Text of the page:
How to Prepare Stevia


The plant Stevia rebaudiana has an amazing ability. When properly prepared, it is an all-natural sweetener that is a viable alternative to sugar and artificial sweeteners. Its sweetness is concentrated. The European Stevia Association estimates its sweetness as being somewhere between 18 and 45 times the sweetness of sugar, varying depending on what is extracted from the leaves. It also has no calories, carbs, sugar, fat or cholesterol, and is suitable for diabetics. If you get hold of some stevia leaves, it is not difficult to make a stevia extract.

Step 1

Place the stevia leaves in the bottom of one of the large containers.

Step 2

Pour 190-proof alcohol over the leaves so that they are completely covered. Reserve any remaining Everclear for your next batch of stevia extract.

Step 3

Cover the container and wait at least 24 hours. This will give the alcohol time to extract the glycosides from the leaves. Glycosides are what make the plant taste so sweet.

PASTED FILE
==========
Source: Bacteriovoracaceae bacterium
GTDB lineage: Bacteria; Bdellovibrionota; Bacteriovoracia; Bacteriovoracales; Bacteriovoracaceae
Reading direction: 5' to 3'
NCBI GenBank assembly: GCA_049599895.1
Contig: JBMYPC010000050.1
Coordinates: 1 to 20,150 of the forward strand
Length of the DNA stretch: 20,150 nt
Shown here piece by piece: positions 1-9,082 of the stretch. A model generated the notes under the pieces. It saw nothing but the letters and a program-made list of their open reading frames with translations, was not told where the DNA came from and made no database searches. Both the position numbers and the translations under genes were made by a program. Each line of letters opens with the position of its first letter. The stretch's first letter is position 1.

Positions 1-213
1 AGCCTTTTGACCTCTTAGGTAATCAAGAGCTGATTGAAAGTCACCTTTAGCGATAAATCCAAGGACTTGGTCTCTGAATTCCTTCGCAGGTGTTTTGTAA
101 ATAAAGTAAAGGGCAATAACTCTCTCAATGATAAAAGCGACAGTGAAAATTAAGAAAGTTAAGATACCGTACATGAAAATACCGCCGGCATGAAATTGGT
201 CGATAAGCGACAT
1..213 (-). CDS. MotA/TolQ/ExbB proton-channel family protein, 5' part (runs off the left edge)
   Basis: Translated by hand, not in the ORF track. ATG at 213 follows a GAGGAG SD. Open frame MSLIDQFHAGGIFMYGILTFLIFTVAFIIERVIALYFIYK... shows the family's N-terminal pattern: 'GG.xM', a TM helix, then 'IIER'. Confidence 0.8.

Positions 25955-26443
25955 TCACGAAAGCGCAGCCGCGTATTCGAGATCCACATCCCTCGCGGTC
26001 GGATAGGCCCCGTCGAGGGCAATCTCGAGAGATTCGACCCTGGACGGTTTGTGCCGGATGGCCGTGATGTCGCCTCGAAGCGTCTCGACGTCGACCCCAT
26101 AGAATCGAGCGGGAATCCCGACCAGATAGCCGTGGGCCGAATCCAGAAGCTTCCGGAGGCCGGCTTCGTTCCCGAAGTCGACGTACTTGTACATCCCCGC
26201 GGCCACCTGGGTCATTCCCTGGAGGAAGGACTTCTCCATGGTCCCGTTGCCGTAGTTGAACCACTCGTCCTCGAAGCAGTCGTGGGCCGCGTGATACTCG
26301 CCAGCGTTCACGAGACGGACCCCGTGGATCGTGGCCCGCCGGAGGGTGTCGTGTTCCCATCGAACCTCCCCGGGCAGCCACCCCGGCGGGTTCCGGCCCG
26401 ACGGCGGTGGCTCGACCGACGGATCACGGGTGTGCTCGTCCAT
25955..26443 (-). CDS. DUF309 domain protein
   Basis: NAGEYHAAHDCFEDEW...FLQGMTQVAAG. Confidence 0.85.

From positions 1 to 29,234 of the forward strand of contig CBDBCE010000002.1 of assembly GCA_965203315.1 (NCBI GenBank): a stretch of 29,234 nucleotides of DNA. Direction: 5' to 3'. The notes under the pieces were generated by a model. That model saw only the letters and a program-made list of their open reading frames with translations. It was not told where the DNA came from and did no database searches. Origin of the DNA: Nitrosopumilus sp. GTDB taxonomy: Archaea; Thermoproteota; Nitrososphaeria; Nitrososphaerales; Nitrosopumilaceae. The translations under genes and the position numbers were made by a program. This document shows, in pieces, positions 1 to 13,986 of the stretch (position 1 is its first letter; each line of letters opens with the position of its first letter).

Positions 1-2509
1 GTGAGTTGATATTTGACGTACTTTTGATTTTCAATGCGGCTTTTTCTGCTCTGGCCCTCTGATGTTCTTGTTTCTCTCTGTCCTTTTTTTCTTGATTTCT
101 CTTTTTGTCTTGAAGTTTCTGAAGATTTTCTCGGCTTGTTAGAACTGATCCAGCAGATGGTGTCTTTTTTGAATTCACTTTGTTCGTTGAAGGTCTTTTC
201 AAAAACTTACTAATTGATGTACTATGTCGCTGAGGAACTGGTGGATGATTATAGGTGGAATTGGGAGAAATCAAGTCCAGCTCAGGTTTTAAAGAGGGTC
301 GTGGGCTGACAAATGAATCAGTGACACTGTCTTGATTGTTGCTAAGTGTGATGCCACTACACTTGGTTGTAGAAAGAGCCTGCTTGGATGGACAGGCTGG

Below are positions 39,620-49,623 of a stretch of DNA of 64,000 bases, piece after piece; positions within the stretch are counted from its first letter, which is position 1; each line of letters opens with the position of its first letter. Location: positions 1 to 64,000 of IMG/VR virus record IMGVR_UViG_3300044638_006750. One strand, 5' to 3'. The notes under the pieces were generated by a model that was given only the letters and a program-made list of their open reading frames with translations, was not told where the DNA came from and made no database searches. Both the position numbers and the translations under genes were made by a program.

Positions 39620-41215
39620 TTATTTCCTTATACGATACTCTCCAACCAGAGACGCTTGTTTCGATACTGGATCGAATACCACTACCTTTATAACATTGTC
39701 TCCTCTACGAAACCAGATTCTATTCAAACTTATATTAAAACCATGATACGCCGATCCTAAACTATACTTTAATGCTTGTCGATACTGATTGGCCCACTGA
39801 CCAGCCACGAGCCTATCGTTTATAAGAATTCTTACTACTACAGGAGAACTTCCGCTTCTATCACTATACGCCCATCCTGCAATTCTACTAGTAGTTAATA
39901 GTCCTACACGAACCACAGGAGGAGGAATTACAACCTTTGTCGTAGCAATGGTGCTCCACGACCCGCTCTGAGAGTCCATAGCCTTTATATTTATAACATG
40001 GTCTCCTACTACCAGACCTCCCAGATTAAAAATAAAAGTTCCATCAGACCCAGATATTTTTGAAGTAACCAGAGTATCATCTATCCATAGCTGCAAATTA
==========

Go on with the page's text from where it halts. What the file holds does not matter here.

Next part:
Step 4

Strain the stevia/alcohol mixture through either a coffee filter or a cheesecloth-lined colander. This will remove the stevia leaves and associated debris, leaving behind only the stevia extract.

Step 5

Use immediately or store, covered. Since the extract contains such a large degree of alcohol, it is not necessary to refrigerate it.

Things You'll Need

  • 190-proof alcohol
  • 2 large covered containers
  • Coffee filter
  • Heavy saucepan


  • European Stevia Association: FAQ
  • Healthy Lifestyle Publishing: Stevia FAQs
Keywords: preparing stevia, making stevia extract, making stevia extract with alcohol

About this Author

Amrita Chuasiriporn is a professional cook, baker, and writer. In addition to cooking and baking for a living, Chuasiriporn has written for several online publications. These include Chef's Blade, CraftyCrafty, and others. Additionally, Chuasiriporn is a regular contributor to online automotive enthusiast publication Chuasiriporn holds an A.A.S. in culinary arts, as well as a B.A. in Spanish language and literature.